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I'm finishing a restoration on a wooden juniper jon-boat. Could anyone help me with the best way to seal the bottom to the outside of the frame. thanks
I have used laquer, varnish, porch and decking enamel and etc. as a wooden boat sealer many times. BUT The boat that I am now working on will be sealed it with fiberglass resin. The resin can be thinned and painted on the fresh wood just as paint or laquer. I will put it on thin so that it soaks into the grain. It dries fast. Can be lightly sand it in between coats and finished the same day. I will color the resin (green) before using it so that I will not need to paint my boat. I am going to coat the inside first then roll the boat over on to supports covered with plastic. As the inside is drying I will coat the outside. The resin will run into the cracks and act as glue and filler for the very fine cracks between the ribs and etc. If I need a heavy filler I will mix glass beads (the kind used for blasting) with resin and putty that into cracks as needed. My boat is made of unfinished ply wood and I do not plan on using any fiberglass matting over the seams. If I decide to seal a seam. I will go to walmart get green nylon mesh from the fabric dept. Place it over freshly applied resin partly cured but still sticky. Cover the entire surface with wax paper and by rubbing on top of the papper I will embed the cloth into the resin. Add another light coat. Lightly sand, recoat and bingo. Light wieght, sealed, colored and ready to go fishing. Sealed,Painted and fishing the same day. Can you beat that idea,smile. Chief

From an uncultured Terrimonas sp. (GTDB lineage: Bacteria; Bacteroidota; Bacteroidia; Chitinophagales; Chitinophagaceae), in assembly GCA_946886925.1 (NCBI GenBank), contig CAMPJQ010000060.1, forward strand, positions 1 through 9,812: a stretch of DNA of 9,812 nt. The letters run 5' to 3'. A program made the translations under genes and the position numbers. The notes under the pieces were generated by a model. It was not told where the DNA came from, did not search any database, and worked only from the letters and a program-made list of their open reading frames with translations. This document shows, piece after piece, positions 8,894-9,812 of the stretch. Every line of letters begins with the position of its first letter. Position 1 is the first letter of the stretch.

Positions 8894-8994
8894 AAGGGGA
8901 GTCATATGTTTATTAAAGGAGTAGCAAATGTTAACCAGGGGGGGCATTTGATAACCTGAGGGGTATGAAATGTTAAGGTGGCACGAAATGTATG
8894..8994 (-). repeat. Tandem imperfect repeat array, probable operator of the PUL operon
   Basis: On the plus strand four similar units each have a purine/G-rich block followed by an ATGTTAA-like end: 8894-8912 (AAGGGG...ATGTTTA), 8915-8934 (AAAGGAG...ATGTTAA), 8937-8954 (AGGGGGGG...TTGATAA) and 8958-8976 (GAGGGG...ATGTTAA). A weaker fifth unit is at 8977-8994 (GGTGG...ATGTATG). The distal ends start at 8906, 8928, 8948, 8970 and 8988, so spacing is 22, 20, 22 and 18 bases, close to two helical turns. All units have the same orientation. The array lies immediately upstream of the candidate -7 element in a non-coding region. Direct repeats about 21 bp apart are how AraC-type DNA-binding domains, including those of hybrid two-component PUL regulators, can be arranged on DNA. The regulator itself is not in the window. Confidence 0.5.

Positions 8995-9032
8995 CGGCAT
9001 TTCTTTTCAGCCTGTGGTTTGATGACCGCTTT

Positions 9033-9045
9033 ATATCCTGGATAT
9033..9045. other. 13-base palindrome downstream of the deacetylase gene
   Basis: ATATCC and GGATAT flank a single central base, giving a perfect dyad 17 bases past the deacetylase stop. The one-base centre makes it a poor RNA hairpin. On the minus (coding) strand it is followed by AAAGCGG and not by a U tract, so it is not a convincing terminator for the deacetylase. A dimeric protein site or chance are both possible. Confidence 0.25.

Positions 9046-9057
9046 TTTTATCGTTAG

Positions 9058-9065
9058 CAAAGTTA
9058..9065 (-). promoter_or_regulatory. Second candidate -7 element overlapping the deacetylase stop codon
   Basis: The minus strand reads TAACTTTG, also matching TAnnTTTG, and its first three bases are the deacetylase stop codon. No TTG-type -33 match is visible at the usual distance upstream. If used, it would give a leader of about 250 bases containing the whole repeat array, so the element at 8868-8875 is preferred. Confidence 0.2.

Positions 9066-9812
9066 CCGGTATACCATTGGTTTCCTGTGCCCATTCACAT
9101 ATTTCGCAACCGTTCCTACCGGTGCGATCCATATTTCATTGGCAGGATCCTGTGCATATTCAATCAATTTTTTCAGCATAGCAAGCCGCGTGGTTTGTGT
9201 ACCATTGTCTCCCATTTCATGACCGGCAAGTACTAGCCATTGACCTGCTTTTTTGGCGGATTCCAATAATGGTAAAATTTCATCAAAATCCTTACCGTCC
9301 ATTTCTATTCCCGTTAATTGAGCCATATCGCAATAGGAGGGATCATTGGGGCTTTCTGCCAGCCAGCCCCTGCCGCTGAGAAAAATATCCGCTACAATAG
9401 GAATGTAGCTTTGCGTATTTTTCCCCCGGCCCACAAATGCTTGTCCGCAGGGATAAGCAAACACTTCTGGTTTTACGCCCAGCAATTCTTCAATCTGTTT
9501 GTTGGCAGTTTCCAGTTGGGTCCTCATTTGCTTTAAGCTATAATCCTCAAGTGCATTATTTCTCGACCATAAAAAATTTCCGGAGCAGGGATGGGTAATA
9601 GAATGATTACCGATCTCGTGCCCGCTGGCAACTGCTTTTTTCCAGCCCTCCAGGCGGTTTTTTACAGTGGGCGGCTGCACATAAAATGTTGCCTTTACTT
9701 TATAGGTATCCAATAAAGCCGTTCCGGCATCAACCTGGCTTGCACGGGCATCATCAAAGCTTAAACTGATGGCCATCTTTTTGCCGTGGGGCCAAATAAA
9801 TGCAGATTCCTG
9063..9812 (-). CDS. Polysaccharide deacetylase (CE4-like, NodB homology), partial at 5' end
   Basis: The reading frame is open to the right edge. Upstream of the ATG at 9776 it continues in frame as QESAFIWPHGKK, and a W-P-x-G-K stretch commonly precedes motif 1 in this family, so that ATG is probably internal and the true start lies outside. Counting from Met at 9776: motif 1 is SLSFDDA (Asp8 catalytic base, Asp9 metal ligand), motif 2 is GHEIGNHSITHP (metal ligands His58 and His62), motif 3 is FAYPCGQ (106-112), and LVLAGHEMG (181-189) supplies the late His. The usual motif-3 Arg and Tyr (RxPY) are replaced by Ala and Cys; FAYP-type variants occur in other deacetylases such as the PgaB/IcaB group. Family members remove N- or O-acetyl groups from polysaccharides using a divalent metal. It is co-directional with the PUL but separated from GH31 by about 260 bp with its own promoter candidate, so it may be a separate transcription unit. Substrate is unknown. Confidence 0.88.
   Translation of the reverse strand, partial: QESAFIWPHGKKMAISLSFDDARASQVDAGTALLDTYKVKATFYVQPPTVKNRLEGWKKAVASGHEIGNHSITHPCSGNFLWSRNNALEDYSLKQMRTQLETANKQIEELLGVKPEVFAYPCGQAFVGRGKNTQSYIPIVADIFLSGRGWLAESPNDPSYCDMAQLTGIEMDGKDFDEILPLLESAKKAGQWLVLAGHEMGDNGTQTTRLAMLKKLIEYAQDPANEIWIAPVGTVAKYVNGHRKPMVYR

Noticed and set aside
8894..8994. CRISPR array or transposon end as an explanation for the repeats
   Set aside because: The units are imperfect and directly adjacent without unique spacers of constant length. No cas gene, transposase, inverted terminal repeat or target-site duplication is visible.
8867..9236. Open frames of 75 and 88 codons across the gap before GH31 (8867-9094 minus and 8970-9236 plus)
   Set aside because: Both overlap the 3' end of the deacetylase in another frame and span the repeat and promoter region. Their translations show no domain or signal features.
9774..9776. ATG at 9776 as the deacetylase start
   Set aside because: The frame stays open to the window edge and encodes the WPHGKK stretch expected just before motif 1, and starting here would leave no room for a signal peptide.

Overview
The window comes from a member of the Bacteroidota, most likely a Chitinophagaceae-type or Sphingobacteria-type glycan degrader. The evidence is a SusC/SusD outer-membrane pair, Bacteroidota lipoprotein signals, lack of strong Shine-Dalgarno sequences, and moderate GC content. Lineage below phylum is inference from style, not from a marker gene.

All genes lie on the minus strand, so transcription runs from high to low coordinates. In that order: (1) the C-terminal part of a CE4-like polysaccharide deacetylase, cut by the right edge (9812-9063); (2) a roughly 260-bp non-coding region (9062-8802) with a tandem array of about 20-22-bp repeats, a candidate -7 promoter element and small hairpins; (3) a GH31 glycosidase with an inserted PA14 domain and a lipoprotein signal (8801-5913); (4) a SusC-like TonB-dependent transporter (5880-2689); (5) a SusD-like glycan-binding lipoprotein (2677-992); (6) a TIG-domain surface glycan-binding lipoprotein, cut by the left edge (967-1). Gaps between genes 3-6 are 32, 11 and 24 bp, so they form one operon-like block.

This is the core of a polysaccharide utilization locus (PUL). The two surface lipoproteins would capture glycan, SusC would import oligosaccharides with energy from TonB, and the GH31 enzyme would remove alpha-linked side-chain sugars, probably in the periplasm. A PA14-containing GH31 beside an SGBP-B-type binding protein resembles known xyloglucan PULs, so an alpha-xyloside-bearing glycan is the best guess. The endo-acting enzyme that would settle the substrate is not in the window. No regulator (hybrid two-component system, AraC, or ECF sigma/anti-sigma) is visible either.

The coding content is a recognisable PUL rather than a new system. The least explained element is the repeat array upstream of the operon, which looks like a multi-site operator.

Down here in Puerto Rico the locals make small wooden boats for fishing in the rough ocean with a flat bottom, they are called "Jolas". They take a sheet of fiber glass tack it over the bottom about half way up the sides all away around and then they pour resin to the fiber glass and let it cure. It makes a good strong water proof bottom for the boat.
You did not say whether or not we are are talking exposed grain or not I assume that we are. I would use several coats of clear laquer. First use a really good wood sealer, spray and sand several times. then use anywhere from 4 to 10 thin coats of clear laquer sanding lightly with 320 grit paper between coats. finishing with 600 grit then a final flat coat to finish. allowing plenty of time between coats for drying before sanding and applying next coat.
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